I’ve recently written about the privacy and data security state of this blog and starting today all content is being provided encrypted.
Bless the wonderful Let’s Encrypt project!
As of early 2019 I’ve started to bring back my content output stream to this website/weblog.
So far I am feeling quite confident publishing content here and even with changing legislation I am doing my best to provide an as good as possible experience to each visitor.
As of End-of-February 2018 this blog is being provided securly encrypted with SSL certificates from Let’s Encrypt.
So security is one thing. Data privacy and safety another.
Apart from the commenting and searching there’s no functionality provided to enter/store data.
When you enter a comment the assumption is that this is your call for consent. Your comment will be stored. With the information you’ve entered and can see on-screen as well as the IP address you’ve used. Akismet then is used to provide Anti-comment-SPAM functionality – so part of this data is transferred over to Akismet for processing. After moderation the comment is visible for everyone under the article you’ve created it.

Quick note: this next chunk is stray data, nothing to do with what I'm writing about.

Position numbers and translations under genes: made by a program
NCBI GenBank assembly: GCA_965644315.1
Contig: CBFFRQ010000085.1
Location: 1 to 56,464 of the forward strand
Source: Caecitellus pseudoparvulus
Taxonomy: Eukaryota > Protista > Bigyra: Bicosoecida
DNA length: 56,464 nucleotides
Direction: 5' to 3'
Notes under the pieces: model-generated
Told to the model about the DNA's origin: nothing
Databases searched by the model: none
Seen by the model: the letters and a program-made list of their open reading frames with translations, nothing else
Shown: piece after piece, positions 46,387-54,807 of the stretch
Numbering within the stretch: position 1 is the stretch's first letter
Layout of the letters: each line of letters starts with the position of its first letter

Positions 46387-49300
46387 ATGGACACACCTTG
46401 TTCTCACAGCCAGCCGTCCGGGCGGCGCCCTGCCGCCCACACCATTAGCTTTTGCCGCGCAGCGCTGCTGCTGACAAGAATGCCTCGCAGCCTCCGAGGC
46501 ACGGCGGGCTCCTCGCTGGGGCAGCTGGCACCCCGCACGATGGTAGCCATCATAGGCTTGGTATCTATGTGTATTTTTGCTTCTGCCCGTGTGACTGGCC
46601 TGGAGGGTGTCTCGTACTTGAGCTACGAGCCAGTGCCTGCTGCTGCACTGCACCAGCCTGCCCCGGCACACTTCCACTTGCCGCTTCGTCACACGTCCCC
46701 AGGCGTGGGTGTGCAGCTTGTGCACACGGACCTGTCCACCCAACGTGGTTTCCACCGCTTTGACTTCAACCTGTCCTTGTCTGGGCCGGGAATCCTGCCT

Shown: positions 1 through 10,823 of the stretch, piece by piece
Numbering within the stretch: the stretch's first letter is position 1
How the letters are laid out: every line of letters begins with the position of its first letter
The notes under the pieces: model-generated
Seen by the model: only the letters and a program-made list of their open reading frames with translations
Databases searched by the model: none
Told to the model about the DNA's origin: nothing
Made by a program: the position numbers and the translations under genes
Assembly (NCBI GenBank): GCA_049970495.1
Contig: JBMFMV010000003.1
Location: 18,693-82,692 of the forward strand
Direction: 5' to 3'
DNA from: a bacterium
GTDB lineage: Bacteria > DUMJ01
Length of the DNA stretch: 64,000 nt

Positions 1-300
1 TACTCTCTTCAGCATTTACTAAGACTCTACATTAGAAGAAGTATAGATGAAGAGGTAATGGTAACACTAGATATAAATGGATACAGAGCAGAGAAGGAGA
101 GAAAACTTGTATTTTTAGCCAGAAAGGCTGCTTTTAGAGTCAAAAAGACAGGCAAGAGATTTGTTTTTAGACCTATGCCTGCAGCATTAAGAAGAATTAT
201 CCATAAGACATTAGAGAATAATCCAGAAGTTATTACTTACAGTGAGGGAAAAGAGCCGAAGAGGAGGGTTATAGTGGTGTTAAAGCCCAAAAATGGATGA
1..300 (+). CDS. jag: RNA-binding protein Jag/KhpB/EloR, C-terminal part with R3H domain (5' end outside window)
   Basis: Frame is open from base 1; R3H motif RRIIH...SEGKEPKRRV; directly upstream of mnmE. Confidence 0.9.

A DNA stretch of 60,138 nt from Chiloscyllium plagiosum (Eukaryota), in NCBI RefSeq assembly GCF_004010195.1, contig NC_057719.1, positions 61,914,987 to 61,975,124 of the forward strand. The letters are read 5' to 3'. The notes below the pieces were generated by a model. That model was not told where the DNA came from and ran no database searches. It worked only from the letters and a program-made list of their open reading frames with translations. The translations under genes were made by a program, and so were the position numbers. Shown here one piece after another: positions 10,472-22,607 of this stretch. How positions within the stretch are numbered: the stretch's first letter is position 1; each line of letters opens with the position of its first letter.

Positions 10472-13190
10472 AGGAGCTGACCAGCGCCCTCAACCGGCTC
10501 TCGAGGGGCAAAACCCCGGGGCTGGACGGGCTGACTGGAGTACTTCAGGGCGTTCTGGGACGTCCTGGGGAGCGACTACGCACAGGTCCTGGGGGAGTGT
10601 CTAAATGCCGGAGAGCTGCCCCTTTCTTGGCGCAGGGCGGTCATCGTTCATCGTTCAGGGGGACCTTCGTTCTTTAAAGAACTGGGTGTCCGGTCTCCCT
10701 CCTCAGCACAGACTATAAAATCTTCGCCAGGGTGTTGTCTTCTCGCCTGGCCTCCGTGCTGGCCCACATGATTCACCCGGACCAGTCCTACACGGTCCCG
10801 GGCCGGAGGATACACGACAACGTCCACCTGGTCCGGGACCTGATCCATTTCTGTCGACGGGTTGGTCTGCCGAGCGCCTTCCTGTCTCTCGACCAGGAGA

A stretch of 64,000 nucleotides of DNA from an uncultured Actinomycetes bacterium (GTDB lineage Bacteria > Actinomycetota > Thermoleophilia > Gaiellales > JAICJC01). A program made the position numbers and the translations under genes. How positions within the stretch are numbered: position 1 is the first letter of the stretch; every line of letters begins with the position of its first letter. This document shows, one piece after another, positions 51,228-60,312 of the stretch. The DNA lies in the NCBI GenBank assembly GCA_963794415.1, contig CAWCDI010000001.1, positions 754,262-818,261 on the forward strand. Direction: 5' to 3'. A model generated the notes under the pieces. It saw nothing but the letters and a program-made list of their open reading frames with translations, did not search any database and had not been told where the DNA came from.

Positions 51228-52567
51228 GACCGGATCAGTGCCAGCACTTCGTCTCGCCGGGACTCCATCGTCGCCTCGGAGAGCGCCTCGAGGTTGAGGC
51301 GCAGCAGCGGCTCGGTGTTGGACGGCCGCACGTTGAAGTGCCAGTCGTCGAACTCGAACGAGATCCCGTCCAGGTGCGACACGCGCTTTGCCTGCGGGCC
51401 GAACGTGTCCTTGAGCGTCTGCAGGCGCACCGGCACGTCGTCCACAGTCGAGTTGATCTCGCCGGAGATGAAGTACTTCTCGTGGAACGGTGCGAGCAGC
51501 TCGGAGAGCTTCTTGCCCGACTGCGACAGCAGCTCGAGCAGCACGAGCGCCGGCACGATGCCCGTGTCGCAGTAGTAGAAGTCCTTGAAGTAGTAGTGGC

No cookies are used or required by the website.
There are no logfiles. No access and no error logs. There is no tracking or analysis. There is no advertisting or monitoring. All I can see is an nginx and php process delivering websites. Your IP address is know to the server for as long as it takes to do his job of delivering the asset you asked for. Nothing gets stored on server side for your read requests.
No content is loaded from other domains or websites. Everything is hosted on my server. No data is exchanged with externals to bring you this website.
Apple has started to force developers that want to develop and publish on the MacOS and iOS platform to enable two-factor authentication.
Two-factor authentication (also known as 2FA) is a type, or subset, of multi-factor authentication. It is a method of confirming users’ claimed identities by using a combination of two different factors: 1) something they know, 2) something they have, or 3) something they are.wikipedia
When I just got around enabling it for one of the apple accounts I’ve got there seems to be a much much higher security barrier in place already…
That’s probably some sort of zero-factor no-authentication. I guess. Anyway: Kudos to Apple for finally forcing people to minimum standards. Properly integrating the second factor will make this so much simpler for users. Apples ecosystem solution already is quite well integrated.
Have you switched all your daily used services to two-factor authentication yet?